How can design

Disrupt Standards

underlying normative space?

Normative definitions of the human body—from the Vitruvian Man, to Le Corbusier’s Modulor, to Henry Dreyfuss’ Average Joe and Josephine—have served as the proportional guidelines for architectural production for centuries. Within contemporary practice, codes such as the International Building Code, American Disabilities Act, and Universal Design have further defined standards which shape the built environment to accommodate the human body. The question is: which human body? How does the standardization of architecture discriminate against those situated outside perceived bodily norms?    

Disrupt Standards brings attention to the spatial discriminations embedded within systems of architectural production. Action Figures, an in-class workshop, dismantled preconceptions of what the body is by exploring through collage what the aging body can do. The independent research project, Animating Neufert ‘Normals’, sought to expose the normative assumptions embedded within Neufert Architects’ Data. Decentering Norms built on this investigation through the examination and red-lining of the Neufert reference book through the perspective of an individual affected by age-associated conditions.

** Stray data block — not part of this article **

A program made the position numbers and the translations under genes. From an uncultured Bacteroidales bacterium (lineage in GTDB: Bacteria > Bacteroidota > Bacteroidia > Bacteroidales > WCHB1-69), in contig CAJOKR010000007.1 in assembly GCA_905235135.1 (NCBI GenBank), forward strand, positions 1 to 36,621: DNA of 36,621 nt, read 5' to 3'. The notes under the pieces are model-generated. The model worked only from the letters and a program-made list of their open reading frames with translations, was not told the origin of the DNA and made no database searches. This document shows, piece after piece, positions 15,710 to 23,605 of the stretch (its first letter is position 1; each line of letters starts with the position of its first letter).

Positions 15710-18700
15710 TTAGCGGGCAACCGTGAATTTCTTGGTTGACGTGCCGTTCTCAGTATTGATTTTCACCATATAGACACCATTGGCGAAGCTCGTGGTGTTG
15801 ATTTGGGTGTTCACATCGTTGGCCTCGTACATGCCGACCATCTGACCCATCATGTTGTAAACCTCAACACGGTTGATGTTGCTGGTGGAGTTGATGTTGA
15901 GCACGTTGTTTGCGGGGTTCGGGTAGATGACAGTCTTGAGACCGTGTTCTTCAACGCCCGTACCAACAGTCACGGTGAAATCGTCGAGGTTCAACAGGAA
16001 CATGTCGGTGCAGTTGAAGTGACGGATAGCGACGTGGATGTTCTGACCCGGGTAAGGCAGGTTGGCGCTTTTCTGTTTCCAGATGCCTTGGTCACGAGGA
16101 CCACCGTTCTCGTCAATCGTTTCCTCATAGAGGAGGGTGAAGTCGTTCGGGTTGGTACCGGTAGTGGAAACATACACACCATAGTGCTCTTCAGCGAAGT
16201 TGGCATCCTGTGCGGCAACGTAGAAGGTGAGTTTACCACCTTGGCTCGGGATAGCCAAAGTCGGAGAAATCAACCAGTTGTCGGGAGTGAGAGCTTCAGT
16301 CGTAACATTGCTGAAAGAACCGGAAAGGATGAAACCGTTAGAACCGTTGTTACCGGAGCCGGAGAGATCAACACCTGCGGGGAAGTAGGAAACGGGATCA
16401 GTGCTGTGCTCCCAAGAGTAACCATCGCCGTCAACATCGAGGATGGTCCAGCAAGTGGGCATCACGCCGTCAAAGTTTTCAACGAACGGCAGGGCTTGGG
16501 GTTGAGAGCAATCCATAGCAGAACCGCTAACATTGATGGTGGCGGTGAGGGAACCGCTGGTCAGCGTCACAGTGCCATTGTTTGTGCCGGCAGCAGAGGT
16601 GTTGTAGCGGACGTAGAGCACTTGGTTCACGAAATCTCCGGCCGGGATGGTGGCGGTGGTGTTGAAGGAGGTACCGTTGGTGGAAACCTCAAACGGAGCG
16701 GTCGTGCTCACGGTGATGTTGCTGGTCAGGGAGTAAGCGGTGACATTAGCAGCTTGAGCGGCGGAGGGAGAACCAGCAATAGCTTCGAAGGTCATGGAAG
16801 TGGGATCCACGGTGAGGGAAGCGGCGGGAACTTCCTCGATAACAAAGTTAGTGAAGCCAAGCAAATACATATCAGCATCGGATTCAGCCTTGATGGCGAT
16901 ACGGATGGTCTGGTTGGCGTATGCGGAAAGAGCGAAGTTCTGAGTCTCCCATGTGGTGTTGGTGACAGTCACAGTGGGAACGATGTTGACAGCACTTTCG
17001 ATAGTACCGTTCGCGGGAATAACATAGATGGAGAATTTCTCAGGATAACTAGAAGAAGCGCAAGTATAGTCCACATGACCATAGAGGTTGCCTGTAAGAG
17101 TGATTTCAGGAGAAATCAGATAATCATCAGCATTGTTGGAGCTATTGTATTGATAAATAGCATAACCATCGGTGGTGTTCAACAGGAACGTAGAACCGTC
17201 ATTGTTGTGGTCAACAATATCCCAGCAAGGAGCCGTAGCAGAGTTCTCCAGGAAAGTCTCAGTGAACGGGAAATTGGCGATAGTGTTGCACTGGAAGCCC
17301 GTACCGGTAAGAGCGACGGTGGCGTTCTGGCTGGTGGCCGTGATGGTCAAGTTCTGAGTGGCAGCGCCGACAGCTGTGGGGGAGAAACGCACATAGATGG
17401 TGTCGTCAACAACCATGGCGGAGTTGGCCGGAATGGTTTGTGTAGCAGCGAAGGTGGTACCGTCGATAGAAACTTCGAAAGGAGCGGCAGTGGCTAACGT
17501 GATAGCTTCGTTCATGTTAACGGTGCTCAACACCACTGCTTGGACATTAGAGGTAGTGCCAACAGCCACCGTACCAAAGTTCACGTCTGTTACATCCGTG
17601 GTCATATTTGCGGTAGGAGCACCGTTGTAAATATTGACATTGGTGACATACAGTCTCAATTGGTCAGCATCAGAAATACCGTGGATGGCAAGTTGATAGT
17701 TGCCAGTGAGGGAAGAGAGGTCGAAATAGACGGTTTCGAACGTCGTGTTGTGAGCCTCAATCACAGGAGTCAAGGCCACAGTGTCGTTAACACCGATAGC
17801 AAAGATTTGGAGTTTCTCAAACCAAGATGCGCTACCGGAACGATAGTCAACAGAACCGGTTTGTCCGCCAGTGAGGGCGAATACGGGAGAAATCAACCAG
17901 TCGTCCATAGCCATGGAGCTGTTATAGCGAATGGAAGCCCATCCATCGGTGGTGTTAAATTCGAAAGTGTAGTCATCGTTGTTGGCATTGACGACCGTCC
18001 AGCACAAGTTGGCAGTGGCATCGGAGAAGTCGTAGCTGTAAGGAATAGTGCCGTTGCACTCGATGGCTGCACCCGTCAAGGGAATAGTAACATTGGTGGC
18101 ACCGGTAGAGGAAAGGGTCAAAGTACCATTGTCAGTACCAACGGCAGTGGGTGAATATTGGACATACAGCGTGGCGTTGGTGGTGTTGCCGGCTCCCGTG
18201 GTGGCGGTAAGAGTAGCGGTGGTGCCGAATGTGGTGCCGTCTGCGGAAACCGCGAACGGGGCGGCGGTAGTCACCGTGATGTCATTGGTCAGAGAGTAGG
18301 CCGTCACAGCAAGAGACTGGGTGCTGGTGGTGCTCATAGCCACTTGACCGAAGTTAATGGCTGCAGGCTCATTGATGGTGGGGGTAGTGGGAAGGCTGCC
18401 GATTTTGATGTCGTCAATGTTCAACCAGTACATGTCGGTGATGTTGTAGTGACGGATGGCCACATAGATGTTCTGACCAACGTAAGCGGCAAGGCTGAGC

Ex.4 Action Figures

Philosopher Baruch Spinoza asks in the third part of Ethics, “What can the body do?” Instead of contemplating what the body is, he advocates for the reconceptualization of the body as an assemblage of matter which acts and is acted upon by its environment. The question critiques normative assumptions about what a body should be and reorients us towards engaging the body’s potential for action.     Action Figures extends Spinoza’s question to ask what can the aging body do? Through cut-and-paste collage, students transformed the aging body from a discrete figure to an assemblage of matter, from static form to system of contingent processes. The objective was to broaden thinking about the interdependent nature of the human body and open up the potential for technological and environmental hybridization. The Action Figures served as design subjects, initiating research and speculation through two sequential exercises: Spatial Hybrids and Adaptive Environment Prototypes (A.E.P.).

Ex.5 Decentering Norms

Decentering Norms builds upon Animating Neufert ‘Normals’ to critique architectural guidelines through the lens of aging bodies. It is an exercise in moving beyond the default user within architectural design parameters towards the consideration of diverse building inhabitants. Students critically analyzed and red-lined pages of Neufert Architects’ Data from the perspective of an individual affected by age-associated conditions including osteoporosis, hemiparesis, Alzheimer’s, Lewy body dementia, presbypropria and agnosia. The exercise leverages the architectural practice of redlining to identify existing incongruencies and productive overlaps between the varied spatial needs of differently-abled bodies. Collectively, the exercise expands the narrow scope of architectural guidelines to include a wider range of physical, cognitive and sensorial abilities.

Work by ARC 491/591 Multiplying Perspectives seminar students: Emma McAneny, Euychan Jeong, Habiba Abdellal, Lauren Kennedy, Rachel Mordaunt, Tiffany Fong

Lauren Kennedy
Emma McAneny
Rachel Mordaunt